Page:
If anyone knows a good PR fixer, we know a 51-year-old San Diegan who could use one.
We were expecting the final round of the Genesis Invitational to be yesterday’s highlight, but PGA Tour Communications had something even better planned. On Sunday morning, the Comms Twitter account released a statement from Dustin Johnson insisting that he was “fully committed to the PGA Tour.” Since DJ has long been connected to the Saudi-backed Super Golf League, this news came as a surprise. The fact that he has played in every edition of the Saudi International and made coy comments about the size of his SGL offer made his departure from the Tour seem all but certain.
A few hours later, another domino fell. Bryson DeChambeau, one of the SGL’s potential headliners, posted a statement of his own. DeChambeau was less definitive in his pledge of commitment to the PGA Tour, however: “I want to make it very clear that as long as the best players in the world are playing on the PGA Tour, so will I.”
On Sunday afternoon, Rory McIlroy, perhaps the earliest and staunchest anti-SGL voice among pro golfers, delivered an extra twist of the knife. “I don’t want to kick someone while he’s down obviously, but I thought [Phil Mickelson’s comments to Alan Shipnuck] were naïve, selfish, egotistical, ignorant,” said McIlroy. “It was just very surprising and disappointing, sad. I’m sure he’s sitting at home sort of rethinking his position and where he goes from here.”
It’s hard to know what has gone on behind the scenes recently, or what the Tour may have done to convince DJ and Bryson to stand down, but Phil Mickelson’s asinine rant to Alan Shipnuck and the ensuing public backlash appear to have had a major effect on the Super Golf League’s prospects. For some players, the human rights abuses of Saudi Arabia were easy enough to look past. But a PR mess? No thanks!
Anyway, it appears that for now the SGL has Golf Saudi-sponsored Jason Kokrak, a handful of guys tuning up for the Champions Tour, and a pile of leftover money. The latter factor is likely to keep the Saudis in the game, though, so let’s not celebrate yet.
Joaq of fame
The last few holes of the Genesis Invitational were more stressful than Joaquín Niemann wanted, but the young Chilean pulled out an impressive wire-to-wire victory at Riviera Country Club. Niemann started the event with back-to-back 63s and was, at times, six shots clear on the weekend. Ultimately he finished two strokes ahead of Collin Morikawa and Cameron Young.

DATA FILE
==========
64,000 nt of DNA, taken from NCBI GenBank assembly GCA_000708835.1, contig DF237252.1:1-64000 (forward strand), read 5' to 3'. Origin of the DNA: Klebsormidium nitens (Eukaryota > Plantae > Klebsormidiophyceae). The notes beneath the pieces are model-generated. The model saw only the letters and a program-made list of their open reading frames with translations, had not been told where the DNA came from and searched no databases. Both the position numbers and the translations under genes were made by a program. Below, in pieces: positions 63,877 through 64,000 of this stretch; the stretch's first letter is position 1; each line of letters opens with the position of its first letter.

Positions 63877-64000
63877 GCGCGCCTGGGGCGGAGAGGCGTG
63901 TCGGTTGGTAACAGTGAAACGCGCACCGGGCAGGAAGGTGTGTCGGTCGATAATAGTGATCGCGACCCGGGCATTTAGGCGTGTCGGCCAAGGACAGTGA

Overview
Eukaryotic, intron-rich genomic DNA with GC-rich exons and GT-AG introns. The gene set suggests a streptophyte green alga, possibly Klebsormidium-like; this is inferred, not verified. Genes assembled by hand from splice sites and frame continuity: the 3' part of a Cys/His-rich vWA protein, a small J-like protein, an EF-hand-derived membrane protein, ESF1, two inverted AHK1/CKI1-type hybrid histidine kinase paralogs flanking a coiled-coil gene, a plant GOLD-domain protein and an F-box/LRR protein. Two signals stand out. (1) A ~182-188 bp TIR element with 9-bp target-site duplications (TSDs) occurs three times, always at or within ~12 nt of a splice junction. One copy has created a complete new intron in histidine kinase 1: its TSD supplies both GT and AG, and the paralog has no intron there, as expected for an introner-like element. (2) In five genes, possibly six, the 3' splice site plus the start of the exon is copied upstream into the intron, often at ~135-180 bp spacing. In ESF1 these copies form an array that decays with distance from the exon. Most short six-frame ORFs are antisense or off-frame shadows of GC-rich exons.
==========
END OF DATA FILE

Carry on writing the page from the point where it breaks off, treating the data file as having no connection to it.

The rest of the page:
Riviera tends to reward experience, but 23-year-old Niemann showed that elite iron play doesn’t discriminate based on age. He is the first player younger than 27 to win at Riviera since Adam Scott in 2005.
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Adam Scott (T-4), Viktor Hovland (T-4), Justin Thomas (sixth), Scottie Scheffler (T-7), Rory McIlroy (T-10), and Max Homa (T-10) were among those rounding out the top 10 at the Genesis Invitational.
Hannah Green, last weekend’s Vic Open champion, won the PGA Tour Australasia’s TPC Murray River event, a 72-hole event featuring men and women competing together. This is the first time a woman has won a pro mixed-gender event.
Ben An squeaked out a one-shot win at the Korn Ferry Tour’s LECOM Suncoast Classic.
Bernhard Langer won the Chubb Classic by three shots over Tim Petrovic on the PGA Tour Champions.
While tournament host Tiger Woods was in the CBS booth at the Genesis Invitational, Jim Nantz peppered him with questions about his competitive future. In typical Cat fashion, Woods avoided giving specifics, but he did say, “You’ll see me on the PGA Tour [in 2022]. I just don’t know when.”
Tiger also added some thoughts on golf’s distance problem. He said that reining in equipment “would be advantageous for golf” and specifically recommended making the ball spinnier. He did note that rolling everything back would be difficult and that bifurcation would be tricky.
The Washington Post reported that the Super Golf League has been talking to Trump golf properties about hosting events. If that isn’t news to you, it’s probably because No Laying Up first mentioned it last October.
Peter Kostis would be better served keeping some of his thoughts to himself.